Global eCommerce giant Amazon bought Selz, - A Sydney-based eCommerce platform for the growing businesses. The move was silent, with no public announcement or hype whatsoever. The news eventually got leaked and got confirmation from Amazon officials. Selz, just like Shopify, gives small-size and mid-size businesses easy to use and implement eCommerce solutions.
Why Was Amazon Interested in Acquiring Selz?
Amazon launched its own version of easy-to-use independent e-commerce solutions under the name 'Amazon Webstore' in 2010 to assist the retailers in operating their own e-commerce store. This happened just after four years of Shopify's launch in 2006. The business model was different than the core Amazon services, which brought all the retailers to one place.
Since 2010, Amazon is trying to catch-up with what was then the underdog in the eCommerce industry. With each year passing on, Amazon expanded its service areas and covered other business domains under its shed, whether it's Amazon Web Services, Amazon Pay merchant, Amazon Prime Video, Amazon Prime Music and so on. But Shopify established its market in its own genre; easy e-commerce solutions for business. It went on offering new features and solutions to its customers without hovering around other businesses. Amazon lost its focus on Amazon Webstore, which was in the similar niche of Shopify, and soon announced its discontinuation. Amazon gave a year's time to its current users to opt for other eCommerce solutions as they were shutting down the Amazon Webstore.
With Shopify still having a good run is running smoothly and expanding with each year. The company always performed well in its domain. This made Amazon restless and made it look for another shot at the niche. It couldn't resist its Webstore's failure, and it has made a deal with Selz to compete with Shopify and BigCommerce. Now, Amazon is looking for the pile's bigger chunks by offering small and mid-size eCommerce business solutions through Selz.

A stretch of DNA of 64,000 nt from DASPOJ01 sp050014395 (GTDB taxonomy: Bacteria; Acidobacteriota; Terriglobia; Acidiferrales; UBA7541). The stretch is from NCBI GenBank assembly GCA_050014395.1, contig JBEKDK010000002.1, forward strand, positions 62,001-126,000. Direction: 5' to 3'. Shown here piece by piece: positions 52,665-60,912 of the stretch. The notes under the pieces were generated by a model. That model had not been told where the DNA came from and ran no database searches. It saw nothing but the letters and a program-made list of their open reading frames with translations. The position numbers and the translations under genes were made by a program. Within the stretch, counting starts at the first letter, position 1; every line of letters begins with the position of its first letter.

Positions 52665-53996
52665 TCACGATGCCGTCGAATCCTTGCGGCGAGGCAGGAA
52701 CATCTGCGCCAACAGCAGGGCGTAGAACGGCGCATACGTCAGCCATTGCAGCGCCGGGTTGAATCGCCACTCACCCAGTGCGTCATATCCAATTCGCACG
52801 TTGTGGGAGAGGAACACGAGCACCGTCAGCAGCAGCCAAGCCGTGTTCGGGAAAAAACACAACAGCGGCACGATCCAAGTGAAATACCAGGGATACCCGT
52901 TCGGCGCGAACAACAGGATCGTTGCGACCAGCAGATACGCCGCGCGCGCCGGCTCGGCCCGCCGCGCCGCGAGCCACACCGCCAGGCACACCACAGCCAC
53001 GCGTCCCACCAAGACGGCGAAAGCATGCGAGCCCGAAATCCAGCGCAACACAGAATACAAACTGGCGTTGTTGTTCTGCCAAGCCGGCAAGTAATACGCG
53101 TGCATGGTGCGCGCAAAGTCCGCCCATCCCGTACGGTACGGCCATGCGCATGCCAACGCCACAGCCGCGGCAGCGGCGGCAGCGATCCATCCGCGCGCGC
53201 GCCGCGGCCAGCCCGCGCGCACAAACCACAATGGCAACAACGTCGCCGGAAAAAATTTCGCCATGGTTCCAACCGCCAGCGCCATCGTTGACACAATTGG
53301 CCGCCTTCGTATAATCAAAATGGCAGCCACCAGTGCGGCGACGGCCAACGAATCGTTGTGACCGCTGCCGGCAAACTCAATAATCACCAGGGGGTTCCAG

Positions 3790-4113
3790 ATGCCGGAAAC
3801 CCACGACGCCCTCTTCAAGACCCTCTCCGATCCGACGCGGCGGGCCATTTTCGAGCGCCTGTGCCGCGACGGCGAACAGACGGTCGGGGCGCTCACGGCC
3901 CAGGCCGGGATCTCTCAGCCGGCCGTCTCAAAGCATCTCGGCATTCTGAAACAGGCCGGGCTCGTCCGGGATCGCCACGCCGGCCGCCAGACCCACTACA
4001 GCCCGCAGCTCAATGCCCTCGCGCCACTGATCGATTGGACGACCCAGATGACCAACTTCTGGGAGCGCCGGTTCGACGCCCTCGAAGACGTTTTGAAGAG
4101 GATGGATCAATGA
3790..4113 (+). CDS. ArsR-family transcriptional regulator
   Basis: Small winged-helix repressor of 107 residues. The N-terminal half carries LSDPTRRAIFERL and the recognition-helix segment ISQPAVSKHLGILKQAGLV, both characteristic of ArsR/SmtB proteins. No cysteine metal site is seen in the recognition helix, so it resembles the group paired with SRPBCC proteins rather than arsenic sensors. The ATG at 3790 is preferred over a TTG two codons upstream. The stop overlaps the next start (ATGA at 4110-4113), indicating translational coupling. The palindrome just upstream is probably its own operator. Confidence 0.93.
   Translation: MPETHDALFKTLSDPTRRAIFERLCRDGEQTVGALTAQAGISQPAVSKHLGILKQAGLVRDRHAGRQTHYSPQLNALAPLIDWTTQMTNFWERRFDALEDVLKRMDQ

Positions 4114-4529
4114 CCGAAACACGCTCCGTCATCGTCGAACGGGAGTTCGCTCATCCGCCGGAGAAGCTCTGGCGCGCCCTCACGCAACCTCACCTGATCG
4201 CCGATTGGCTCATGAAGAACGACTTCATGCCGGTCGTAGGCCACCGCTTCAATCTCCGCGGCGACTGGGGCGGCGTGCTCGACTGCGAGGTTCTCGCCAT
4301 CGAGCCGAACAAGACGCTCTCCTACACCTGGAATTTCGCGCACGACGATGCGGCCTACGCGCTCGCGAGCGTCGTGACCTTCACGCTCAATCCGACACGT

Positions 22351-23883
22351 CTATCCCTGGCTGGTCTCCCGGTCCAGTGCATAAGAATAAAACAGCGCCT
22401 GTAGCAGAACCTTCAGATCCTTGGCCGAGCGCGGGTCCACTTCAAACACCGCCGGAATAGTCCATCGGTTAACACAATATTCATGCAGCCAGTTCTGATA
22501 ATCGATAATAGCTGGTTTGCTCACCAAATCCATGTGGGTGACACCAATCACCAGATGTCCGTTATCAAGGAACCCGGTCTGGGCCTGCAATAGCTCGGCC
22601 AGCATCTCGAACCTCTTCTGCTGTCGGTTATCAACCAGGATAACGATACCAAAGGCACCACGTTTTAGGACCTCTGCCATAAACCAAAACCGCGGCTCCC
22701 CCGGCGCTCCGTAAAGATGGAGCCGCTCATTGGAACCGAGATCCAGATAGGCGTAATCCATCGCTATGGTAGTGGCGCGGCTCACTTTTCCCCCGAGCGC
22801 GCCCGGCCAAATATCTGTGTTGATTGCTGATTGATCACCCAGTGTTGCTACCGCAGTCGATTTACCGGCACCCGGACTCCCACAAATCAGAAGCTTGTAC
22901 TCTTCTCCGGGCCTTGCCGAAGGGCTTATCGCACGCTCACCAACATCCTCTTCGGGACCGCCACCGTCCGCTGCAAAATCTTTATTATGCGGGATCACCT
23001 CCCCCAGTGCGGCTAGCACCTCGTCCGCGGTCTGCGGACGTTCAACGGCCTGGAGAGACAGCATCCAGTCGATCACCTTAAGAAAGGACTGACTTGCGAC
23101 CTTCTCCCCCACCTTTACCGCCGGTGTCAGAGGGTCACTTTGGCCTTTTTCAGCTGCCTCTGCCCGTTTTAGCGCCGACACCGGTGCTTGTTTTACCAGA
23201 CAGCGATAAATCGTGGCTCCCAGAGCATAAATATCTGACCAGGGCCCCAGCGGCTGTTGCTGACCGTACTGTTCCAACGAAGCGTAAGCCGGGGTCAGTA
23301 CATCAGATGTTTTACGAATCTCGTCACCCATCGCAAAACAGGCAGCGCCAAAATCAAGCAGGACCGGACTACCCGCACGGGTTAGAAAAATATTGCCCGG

Why is Amazon Changing its Business Lane?
The model on which Amazon runs, it wouldn't want brands to have their own store and sell from there. So why is Amazon making such a move? Well, for Amazon, it's not a 'want to' thing anymore, but more of a 'have to' thing. In November 2019, Global sports brand Nike made an exit from Amazon. Nike entered Amazon in 2017 with the hope of stopping the counterfeiting of its products. But it failed to do so because new third-party sellers would appear time and again and sell counterfeit products. Nike's official products became less popular with time, and the counterfeits gained popularity for their low price, of course. Nike realized that coming to Amazon hasn't been successful move because Amazon and Nike failed to put a stop on counterfeit products; hence they opted out. Nike is not the only brand doing so. In the past years, the leading brands such as Ikea, Vans, Rolex, and Luis Vuitton have also left Amazon and opting to go for their brand-specific independent eCommerce store.
The leading brands looking for an independent eCommerce store definitely go for the solutions and services offered by Shopify and BigCommerce. And Amazon is having a hard time digesting this fact, so it decided to acquire Selz in the niche where their old customers are headed. Major brands may have left Amazon, but their products are still available from the third-party sellers who have their multi-brand stores on Amazon.